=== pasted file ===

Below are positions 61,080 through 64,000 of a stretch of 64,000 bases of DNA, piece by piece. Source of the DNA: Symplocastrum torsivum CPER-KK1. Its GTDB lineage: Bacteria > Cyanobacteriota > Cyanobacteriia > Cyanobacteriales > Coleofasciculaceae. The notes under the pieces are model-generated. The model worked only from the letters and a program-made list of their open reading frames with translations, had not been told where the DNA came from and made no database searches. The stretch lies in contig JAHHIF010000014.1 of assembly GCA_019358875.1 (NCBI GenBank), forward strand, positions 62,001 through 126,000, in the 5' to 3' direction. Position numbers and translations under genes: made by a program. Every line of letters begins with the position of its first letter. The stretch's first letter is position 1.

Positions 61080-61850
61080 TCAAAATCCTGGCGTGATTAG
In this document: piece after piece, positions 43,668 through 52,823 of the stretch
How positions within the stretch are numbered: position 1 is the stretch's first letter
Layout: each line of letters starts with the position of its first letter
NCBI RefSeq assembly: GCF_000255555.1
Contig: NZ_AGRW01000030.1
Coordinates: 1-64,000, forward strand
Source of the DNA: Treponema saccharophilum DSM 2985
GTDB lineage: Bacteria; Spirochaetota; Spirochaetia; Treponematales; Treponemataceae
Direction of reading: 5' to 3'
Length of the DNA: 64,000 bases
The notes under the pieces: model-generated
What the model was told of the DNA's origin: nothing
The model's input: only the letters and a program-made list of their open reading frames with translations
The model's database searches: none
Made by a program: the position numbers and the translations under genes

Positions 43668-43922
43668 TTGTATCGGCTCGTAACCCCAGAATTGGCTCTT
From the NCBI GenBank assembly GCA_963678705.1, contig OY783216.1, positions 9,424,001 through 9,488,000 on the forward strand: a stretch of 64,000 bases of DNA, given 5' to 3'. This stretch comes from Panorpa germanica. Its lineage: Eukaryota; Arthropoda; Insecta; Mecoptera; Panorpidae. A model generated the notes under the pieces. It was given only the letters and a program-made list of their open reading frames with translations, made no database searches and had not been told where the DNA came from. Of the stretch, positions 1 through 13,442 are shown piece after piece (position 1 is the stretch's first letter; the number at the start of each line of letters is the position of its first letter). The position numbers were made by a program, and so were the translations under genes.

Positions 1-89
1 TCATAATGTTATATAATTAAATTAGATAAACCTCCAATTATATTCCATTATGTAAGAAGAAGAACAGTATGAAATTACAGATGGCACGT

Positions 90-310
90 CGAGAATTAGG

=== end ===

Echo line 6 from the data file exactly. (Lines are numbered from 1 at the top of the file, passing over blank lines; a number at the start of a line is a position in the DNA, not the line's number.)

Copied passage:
Layout: each line of letters starts with the position of its first letter